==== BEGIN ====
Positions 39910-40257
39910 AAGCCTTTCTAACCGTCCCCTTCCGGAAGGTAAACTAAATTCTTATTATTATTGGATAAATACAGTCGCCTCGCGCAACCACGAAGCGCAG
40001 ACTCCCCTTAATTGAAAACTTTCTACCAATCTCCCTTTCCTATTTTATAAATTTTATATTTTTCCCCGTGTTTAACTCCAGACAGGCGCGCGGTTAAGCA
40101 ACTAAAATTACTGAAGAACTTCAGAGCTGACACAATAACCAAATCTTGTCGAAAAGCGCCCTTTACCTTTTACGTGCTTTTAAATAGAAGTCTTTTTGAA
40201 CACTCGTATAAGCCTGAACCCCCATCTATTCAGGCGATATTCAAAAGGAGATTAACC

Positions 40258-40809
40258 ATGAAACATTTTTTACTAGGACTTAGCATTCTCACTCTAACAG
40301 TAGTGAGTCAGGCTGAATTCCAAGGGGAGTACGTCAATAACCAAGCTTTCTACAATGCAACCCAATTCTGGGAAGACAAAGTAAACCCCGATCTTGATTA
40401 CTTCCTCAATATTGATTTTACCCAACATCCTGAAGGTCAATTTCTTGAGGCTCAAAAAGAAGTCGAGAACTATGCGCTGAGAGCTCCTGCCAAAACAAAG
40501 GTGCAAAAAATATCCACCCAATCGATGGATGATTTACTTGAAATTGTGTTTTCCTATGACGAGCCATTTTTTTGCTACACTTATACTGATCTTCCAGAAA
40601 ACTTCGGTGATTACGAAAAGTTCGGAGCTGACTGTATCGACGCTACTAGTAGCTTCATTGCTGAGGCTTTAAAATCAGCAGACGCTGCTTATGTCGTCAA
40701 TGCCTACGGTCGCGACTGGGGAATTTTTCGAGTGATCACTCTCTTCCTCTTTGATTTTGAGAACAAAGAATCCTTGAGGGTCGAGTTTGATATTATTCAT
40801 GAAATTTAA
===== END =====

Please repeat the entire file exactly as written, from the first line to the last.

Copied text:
Positions 39910-40257
39910 AAGCCTTTCTAACCGTCCCCTTCCGGAAGGTAAACTAAATTCTTATTATTATTGGATAAATACAGTCGCCTCGCGCAACCACGAAGCGCAG
40001 ACTCCCCTTAATTGAAAACTTTCTACCAATCTCCCTTTCCTATTTTATAAATTTTATATTTTTCCCCGTGTTTAACTCCAGACAGGCGCGCGGTTAAGCA
40101 ACTAAAATTACTGAAGAACTTCAGAGCTGACACAATAACCAAATCTTGTCGAAAAGCGCCCTTTACCTTTTACGTGCTTTTAAATAGAAGTCTTTTTGAA
40201 CACTCGTATAAGCCTGAACCCCCATCTATTCAGGCGATATTCAAAAGGAGATTAACC

Positions 40258-40809
40258 ATGAAACATTTTTTACTAGGACTTAGCATTCTCACTCTAACAG
40301 TAGTGAGTCAGGCTGAATTCCAAGGGGAGTACGTCAATAACCAAGCTTTCTACAATGCAACCCAATTCTGGGAAGACAAAGTAAACCCCGATCTTGATTA
40401 CTTCCTCAATATTGATTTTACCCAACATCCTGAAGGTCAATTTCTTGAGGCTCAAAAAGAAGTCGAGAACTATGCGCTGAGAGCTCCTGCCAAAACAAAG
40501 GTGCAAAAAATATCCACCCAATCGATGGATGATTTACTTGAAATTGTGTTTTCCTATGACGAGCCATTTTTTTGCTACACTTATACTGATCTTCCAGAAA
40601 ACTTCGGTGATTACGAAAAGTTCGGAGCTGACTGTATCGACGCTACTAGTAGCTTCATTGCTGAGGCTTTAAAATCAGCAGACGCTGCTTATGTCGTCAA
40701 TGCCTACGGTCGCGACTGGGGAATTTTTCGAGTGATCACTCTCTTCCTCTTTGATTTTGAGAACAAAGAATCCTTGAGGGTCGAGTTTGATATTATTCAT
40801 GAAATTTAA